Hell of a Summer 2023 Movie Review
Actors turning to directing isn’t a new thing in Hollywood. Some of the most legendary filmmakers in the business started out as actors such as Clint Eastwood, Ron Howard, and Sofia Coppola. In recent years, stars like Greta Gerwig, Bradley Cooper, and Jordan Peele have transitioned to working behind the camera to great success. Stranger Things’ Finn Wolfhard is the latest performer looking to flex his filmmaking chops with Hell of a Summer, a slasher comedy he co-directed and co-wrote with his best friend Billy Bryk. What’s even more interesting is that Wolfhard and Bryk are still only in their early 20s, compared to performers like Michael B. Jordan, who’d been working on-screen for over two decades before he directed this year’s Creed III.
The duo’s film takes clear inspiration from summer camp slashers like Friday the 13th, Sleepaway Camp, and The Final Girls, and primarily focuses on Jason (Fred Hechinger), an optimistic 24-year-old who has been asked to return to be a camp counselor at his favorite summer camp, Camp Pineway, even though he’s older than all the other counselors. His fellow counselors include the horny duo, Bobby and Chris (Bryk and Wolfhard), Demi the unattainable diva (Pardis Saremi), Claire the wallflower (Abby Quinn), Mike the jock (D’Pharaoh Woon-A-Tai), Ezra the thespian (Matthew Finlan), Ari the hipster (Daniel Gravelle), Miley the staunch vegan (Julia Doyle), Noelle the goth girl (Julia Lalonde), and Chris’ crush Shannon (Krista Nazaire), among others. Unfortunately, their days of drinking, hooking up, and having fun are cut short when a masked killer gets loose in the woods then begins picking them off one by one.
Hell of A Summer might not have the most original premise, but Bryk and Wolfhard are fully aware of that, creating one of the most entertaining and crowd-pleasing slasher films of the 2020s. The youthfulness of the cast and the creative team ultimately ends up being a major benefit for the film, especially as the cast of young adults actually talk like people their own age. Yes, they enjoy being stupid and making moronic decisions, but they’re also extremely relatable.
For those not already in the know, Hechinger is a supremely talented actor who has finally been getting the recognition he deserves after his role as the technology-obsessed rich teen Quinn in The White Lotus Season 1. In Hell of a Summer, he’s playing a role that feels completely opposite to that. His character Jason is kind of a loser. After all, how many 24-year-olds would be excited to be a summer camp counselor? The answer is not many, especially if you ask some of Quinn’s fellow campers. Still, he is the heart of this throwback slasher and Hechinger’s performance transforms the character into someone beyond what could have just been a grating and irritating loner. He doesn’t deserve to be chased by a killer wearing a demon mask (well, nobody does, but the point still stands). Alongside him is Quinn who, after making a big impression earlier this year in M. Night Shyamalan’s Knock at the Cabin, is another strong part of the cast playing his long-time camp crush Claire.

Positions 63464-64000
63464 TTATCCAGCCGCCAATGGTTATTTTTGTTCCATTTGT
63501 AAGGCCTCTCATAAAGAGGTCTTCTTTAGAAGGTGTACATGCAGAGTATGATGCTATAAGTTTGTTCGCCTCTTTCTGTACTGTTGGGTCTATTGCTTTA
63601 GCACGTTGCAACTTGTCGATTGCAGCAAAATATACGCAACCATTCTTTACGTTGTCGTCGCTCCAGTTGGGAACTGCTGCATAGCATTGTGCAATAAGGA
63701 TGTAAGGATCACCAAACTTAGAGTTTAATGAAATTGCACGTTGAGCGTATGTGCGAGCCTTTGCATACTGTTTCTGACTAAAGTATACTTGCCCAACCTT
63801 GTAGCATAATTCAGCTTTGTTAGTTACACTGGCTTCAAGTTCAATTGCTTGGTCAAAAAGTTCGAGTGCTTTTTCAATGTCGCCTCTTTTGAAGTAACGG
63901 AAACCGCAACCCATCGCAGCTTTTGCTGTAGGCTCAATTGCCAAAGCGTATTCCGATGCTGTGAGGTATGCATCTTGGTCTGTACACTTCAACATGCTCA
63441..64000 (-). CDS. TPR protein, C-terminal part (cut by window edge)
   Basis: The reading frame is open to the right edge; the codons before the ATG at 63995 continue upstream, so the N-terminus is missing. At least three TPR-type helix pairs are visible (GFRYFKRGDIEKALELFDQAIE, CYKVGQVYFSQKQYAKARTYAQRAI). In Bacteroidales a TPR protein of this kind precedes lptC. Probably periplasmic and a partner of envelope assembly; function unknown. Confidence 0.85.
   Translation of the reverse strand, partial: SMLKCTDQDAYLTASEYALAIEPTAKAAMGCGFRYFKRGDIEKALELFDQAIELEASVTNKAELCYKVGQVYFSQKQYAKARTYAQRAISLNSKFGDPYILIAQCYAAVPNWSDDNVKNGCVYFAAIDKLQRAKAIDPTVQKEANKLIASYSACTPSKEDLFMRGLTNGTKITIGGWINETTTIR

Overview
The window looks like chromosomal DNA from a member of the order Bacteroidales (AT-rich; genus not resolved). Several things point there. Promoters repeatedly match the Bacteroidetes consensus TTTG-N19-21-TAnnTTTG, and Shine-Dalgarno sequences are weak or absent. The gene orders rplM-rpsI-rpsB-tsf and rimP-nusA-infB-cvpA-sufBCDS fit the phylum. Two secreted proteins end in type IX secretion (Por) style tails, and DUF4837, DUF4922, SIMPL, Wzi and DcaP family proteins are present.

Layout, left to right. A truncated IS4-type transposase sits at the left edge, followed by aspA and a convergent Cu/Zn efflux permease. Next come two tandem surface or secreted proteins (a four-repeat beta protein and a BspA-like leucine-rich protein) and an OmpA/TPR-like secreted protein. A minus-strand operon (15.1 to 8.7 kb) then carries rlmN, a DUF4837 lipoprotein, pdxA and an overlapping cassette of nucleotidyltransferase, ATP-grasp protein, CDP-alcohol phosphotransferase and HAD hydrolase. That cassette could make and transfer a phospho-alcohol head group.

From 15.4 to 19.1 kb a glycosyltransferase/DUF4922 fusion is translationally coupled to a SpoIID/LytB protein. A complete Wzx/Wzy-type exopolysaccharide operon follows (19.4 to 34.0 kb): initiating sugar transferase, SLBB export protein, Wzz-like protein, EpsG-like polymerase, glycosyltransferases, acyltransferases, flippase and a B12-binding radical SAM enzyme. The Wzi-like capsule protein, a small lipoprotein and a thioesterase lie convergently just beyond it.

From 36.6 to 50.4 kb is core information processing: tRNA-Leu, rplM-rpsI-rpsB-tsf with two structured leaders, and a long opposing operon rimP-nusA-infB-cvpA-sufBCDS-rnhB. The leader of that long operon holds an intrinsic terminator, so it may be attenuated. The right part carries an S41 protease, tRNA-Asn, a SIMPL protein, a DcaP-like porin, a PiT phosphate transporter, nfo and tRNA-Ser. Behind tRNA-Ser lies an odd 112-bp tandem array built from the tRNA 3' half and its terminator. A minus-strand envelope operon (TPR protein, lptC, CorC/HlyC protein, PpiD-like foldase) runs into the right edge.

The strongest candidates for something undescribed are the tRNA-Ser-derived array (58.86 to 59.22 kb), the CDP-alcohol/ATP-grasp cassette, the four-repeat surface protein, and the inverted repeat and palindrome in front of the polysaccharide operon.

This strong cast aside, the film does take its sweet time to get going after an excellent opening kill. This proves to be the perfect preview of what kind of a movie Hell of a Summer is. The opening act feels like a rendition of the same generic teen sex comedy that was commonplace in the 90s. Once the kills do get up and running, the film picks up the pace. And while the plot twists are extremely predictable, it doesn’t take away from its entertainment value.
As can be expected from a directorial debut, Hell of a Summer does feel like a “first film.” It is clunky, will often shy away from showing some of the coolest kills, and there is a quality to it that feels extremely low budget. The dim lighting during the nighttime sequences makes it hard to tell what is going on during several key moments. Because of their young age, Wolfhard and Bryk have plenty of time to grow as filmmakers, and cranking out their first film this early means that they already have a head start. This doesn’t prevent their debut from feeling like it playing it a little too safely at times with the gore that you’d expect from a film of this ilk being surprisingly tame.
The humor also tends to be very hit-or-miss. While some of the film’s improvised lines, including Hechinger’s Quinn calling hot dogs “weenies,” are very funny, other moments, such as running bits about veganism and zodiac signs, aren’t nearly as much so. On top of being predictable, the plot twists also try to add a bit of social commentary, but ultimately end up feeling like an afterthought rather than something that will stick with you long after watching the movie. With all that being said, for as messy as the film is, their direction shows so much promise. If they learn from this first go-around, they can only improve from here.